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Durum wheat with a total production of about 35 million tons is the 10th most important crops worldwide. It is an integral component of the Mediterranean diet and one of the historical foods that followed the birth of civilization, likely to be one of the first domesticated crops in the Fertile Crescent. Durum is a tetraploid wheat with a genome of about 12 Gb, domesticated from wild emmer in the Fertile Crescent about 10,000 years ago. Further, it is an integral component of the Mediterranean diet and it is the historical food that followed the birth of civilization in the Fertile Crescent. From here it expanded to Europe, Africa, Asia, and the Americas, and it is today cultivated across the globe. The domestication process and the subsequent breeding activity have selected the modern durum wheat fixing the typical domestication traits (e.g. brittle rachis, naked seeds and threshability), agronomic traits (e.g. short straw and disease resistances) as well as specific pasta quality traits (grain hardness, pigment content, protein content).[1]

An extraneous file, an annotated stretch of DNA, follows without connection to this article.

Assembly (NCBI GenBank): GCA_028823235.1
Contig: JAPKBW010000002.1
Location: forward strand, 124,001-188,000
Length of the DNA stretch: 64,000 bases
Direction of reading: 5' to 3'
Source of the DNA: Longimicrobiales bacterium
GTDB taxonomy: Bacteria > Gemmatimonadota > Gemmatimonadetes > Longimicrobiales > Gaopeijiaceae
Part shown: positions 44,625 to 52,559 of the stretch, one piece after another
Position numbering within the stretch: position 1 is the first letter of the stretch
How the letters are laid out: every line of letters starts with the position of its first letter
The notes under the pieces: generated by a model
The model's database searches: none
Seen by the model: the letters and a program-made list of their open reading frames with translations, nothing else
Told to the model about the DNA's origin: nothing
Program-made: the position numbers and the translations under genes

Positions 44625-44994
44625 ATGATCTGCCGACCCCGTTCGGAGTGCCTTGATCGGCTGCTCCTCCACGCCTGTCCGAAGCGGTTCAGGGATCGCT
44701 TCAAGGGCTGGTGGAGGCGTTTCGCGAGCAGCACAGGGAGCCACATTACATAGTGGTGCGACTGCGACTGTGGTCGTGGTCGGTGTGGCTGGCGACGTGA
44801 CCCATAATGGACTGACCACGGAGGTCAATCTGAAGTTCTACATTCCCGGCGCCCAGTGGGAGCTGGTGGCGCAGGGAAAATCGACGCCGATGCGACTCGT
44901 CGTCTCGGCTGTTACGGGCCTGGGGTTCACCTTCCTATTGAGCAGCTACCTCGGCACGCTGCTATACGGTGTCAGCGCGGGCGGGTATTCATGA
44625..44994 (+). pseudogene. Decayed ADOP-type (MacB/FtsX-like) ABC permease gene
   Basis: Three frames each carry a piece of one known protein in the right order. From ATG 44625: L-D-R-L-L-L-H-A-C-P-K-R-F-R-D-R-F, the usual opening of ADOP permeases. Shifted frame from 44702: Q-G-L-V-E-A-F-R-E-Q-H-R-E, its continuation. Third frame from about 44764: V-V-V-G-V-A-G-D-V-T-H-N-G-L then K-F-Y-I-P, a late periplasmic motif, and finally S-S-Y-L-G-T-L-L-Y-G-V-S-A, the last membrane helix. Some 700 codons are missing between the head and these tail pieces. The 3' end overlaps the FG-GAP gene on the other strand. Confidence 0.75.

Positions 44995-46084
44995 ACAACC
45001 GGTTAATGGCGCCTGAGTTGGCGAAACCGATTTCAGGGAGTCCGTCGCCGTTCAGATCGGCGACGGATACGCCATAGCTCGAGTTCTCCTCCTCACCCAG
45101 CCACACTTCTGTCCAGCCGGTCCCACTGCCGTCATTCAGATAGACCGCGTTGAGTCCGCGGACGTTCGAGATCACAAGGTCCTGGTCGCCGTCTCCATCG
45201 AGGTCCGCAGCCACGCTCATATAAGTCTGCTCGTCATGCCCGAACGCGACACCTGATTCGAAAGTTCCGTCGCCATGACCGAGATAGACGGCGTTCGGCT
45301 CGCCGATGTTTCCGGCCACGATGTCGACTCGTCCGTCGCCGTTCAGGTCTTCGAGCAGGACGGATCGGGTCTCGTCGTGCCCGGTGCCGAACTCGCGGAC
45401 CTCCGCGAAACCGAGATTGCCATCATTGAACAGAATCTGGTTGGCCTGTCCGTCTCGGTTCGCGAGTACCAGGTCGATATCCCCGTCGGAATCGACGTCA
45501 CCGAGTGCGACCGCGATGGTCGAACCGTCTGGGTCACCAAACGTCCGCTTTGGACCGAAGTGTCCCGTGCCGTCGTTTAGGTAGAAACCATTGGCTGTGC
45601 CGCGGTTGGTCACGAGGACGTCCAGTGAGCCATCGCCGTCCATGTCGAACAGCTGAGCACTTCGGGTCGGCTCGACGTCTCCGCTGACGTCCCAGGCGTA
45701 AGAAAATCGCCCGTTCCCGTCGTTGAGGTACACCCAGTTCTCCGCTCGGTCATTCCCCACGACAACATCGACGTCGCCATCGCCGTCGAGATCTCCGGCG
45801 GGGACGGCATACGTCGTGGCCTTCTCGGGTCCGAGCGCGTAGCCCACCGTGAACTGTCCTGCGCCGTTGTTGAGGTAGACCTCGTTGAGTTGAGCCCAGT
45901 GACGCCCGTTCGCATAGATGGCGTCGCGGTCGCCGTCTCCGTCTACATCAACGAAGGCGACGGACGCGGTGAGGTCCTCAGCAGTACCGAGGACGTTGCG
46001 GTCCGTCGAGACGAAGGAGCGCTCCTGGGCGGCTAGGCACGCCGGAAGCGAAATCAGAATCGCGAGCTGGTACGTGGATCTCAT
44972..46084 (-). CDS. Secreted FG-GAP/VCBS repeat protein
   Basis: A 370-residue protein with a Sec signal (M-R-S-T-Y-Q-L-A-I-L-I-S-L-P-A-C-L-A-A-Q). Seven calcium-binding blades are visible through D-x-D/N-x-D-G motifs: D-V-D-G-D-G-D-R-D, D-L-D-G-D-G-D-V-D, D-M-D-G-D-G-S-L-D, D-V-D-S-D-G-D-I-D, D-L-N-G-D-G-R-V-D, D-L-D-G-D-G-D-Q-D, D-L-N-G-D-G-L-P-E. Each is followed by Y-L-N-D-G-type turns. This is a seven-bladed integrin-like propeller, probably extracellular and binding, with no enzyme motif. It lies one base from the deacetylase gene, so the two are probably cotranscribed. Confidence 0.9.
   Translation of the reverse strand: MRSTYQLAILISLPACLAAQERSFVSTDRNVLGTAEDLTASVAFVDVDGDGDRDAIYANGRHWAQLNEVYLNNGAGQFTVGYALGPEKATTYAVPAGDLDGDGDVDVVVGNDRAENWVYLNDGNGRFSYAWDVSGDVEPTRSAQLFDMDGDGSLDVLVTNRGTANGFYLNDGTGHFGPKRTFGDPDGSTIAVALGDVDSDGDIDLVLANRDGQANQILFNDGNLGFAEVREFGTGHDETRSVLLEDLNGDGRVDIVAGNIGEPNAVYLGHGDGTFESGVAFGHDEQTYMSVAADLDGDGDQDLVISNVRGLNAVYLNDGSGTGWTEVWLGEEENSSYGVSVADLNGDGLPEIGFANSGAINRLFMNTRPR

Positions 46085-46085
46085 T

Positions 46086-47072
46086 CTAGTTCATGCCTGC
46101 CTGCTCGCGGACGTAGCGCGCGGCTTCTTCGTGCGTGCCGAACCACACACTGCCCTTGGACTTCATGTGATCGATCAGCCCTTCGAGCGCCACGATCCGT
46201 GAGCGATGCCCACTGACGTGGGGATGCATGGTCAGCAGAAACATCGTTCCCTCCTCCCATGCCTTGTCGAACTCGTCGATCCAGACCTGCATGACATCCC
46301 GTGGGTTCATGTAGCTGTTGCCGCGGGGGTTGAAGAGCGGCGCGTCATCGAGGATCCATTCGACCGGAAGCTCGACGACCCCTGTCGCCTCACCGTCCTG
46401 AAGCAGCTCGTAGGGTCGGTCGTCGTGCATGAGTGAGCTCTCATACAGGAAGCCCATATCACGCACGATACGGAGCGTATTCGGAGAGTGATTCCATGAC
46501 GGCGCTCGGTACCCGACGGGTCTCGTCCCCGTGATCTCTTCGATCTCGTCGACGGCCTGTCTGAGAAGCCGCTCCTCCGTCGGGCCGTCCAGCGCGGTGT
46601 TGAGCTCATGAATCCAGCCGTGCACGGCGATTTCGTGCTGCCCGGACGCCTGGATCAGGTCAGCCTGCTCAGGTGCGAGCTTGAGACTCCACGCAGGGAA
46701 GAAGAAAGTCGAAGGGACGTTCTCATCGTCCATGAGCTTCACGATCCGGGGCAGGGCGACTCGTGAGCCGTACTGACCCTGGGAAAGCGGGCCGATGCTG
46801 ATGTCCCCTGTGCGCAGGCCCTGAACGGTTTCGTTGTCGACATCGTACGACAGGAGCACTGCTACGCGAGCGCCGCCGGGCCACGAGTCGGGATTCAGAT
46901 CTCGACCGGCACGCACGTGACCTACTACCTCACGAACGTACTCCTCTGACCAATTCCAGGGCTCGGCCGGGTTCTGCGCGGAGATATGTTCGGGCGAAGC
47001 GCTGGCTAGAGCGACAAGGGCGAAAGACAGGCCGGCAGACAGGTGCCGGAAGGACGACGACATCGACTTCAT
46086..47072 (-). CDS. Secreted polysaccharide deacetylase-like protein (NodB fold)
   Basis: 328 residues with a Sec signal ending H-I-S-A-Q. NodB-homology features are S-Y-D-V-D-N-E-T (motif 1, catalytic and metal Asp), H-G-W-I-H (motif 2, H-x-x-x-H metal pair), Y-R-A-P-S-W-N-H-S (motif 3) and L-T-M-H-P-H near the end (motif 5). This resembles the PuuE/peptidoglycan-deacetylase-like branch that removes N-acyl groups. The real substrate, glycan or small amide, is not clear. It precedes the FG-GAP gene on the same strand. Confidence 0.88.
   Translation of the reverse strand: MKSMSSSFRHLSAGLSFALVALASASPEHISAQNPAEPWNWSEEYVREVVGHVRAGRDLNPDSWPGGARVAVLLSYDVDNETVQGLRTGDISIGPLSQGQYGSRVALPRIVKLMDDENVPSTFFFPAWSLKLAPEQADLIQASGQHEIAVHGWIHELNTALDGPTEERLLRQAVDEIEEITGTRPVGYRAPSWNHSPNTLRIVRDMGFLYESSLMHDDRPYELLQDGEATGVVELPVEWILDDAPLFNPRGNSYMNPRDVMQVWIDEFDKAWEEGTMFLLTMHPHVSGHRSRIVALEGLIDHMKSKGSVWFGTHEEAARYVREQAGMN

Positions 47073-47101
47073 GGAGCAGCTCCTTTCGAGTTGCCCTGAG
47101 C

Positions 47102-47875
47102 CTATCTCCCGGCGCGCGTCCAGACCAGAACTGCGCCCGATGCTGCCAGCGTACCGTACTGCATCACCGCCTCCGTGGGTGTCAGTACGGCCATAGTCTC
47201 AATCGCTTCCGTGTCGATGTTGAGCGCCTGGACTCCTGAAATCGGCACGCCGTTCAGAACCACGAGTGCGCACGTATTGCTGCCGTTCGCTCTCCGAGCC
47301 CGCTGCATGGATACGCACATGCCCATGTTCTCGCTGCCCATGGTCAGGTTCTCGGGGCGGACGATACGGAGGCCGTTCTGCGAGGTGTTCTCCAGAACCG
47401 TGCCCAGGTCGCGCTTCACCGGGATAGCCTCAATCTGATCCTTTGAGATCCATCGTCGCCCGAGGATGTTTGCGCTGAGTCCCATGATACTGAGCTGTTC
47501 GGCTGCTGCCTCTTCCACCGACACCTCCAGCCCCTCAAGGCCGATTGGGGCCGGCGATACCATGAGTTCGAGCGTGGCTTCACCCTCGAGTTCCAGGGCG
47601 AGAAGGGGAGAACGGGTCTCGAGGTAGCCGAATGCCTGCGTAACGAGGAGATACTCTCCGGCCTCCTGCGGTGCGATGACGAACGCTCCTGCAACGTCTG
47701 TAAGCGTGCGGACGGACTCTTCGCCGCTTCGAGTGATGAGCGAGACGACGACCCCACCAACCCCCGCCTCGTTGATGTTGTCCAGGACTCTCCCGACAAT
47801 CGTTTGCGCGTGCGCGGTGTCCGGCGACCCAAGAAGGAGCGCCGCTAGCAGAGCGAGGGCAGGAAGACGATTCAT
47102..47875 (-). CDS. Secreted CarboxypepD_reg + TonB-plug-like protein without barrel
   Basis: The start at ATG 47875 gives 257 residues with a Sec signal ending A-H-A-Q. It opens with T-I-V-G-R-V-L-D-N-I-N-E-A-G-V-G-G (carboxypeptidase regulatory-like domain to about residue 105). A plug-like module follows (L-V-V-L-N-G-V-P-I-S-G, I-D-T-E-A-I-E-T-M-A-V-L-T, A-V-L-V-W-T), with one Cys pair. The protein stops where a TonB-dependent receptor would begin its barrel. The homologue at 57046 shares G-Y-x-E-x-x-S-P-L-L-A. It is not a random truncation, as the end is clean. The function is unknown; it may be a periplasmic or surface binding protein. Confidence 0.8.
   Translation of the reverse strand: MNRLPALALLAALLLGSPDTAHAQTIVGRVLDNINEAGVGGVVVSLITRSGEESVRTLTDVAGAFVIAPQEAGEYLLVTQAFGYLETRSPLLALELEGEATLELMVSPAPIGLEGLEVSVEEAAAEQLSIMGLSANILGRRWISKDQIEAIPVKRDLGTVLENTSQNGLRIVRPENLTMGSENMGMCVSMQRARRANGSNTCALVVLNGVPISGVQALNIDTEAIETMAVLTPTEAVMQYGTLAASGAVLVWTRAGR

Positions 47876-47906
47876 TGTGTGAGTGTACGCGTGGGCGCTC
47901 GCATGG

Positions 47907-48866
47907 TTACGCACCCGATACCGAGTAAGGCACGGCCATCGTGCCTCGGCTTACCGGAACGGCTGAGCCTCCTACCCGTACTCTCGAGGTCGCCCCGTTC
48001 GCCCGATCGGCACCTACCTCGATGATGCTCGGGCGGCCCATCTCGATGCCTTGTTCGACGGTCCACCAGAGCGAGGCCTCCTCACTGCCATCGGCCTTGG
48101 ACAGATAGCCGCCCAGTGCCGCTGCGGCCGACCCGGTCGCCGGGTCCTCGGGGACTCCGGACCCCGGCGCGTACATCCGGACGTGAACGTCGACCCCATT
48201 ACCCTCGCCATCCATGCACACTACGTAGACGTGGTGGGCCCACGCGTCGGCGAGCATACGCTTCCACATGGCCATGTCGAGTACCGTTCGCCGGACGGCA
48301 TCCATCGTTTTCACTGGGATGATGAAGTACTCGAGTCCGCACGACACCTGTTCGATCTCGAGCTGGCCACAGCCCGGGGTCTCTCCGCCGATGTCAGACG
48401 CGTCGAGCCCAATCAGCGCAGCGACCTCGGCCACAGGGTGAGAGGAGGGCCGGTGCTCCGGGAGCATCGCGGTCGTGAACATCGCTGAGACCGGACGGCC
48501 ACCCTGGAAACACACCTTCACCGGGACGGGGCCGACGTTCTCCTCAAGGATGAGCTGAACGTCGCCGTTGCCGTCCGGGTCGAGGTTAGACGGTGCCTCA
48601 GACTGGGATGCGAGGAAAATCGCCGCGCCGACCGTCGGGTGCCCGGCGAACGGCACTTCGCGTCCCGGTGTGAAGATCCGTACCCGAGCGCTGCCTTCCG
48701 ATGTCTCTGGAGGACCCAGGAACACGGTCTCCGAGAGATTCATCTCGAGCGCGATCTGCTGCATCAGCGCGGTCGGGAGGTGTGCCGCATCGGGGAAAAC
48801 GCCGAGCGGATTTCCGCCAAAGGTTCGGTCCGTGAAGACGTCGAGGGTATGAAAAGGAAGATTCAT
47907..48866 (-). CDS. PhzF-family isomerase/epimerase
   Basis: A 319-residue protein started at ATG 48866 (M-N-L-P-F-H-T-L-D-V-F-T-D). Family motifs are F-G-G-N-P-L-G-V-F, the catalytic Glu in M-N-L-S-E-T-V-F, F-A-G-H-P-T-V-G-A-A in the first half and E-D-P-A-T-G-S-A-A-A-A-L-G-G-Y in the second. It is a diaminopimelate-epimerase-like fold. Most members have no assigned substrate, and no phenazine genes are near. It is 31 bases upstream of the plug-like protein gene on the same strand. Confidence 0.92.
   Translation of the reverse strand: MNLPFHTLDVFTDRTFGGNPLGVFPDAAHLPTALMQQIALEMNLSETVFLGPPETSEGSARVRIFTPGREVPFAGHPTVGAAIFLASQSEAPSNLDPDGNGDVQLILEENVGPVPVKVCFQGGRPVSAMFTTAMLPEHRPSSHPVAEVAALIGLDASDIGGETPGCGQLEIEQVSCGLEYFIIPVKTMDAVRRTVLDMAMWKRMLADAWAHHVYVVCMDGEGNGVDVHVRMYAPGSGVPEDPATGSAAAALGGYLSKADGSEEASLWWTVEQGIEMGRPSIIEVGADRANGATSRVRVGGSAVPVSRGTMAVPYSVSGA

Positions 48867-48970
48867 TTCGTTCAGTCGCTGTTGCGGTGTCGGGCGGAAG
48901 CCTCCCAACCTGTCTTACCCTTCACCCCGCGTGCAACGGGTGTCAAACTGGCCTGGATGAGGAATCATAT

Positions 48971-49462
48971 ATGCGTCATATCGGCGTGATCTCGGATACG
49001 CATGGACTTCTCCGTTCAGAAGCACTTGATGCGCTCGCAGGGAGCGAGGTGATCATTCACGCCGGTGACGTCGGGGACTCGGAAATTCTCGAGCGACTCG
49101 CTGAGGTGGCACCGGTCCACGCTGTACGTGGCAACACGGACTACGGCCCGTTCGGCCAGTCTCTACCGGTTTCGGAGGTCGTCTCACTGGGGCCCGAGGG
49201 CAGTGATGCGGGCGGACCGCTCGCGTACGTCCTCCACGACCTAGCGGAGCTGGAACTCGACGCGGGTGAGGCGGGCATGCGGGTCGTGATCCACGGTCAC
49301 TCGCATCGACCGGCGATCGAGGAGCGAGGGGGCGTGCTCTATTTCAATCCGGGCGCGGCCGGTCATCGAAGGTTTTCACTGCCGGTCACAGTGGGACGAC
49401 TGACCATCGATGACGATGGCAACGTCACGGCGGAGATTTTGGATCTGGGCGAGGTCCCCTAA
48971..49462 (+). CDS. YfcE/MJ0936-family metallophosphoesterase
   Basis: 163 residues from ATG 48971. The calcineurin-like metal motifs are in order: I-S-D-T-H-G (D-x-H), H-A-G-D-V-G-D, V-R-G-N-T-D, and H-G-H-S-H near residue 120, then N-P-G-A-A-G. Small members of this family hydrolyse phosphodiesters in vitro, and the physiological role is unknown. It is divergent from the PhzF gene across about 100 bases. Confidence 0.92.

Taxonomy ID 4567

Data source CNR (National Research Council) Italy

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Genome assembly: Svevo.v1

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What can I find? Protein-coding and non-coding genes, splice variants, cDNA and protein sequences, non-coding RNAs.

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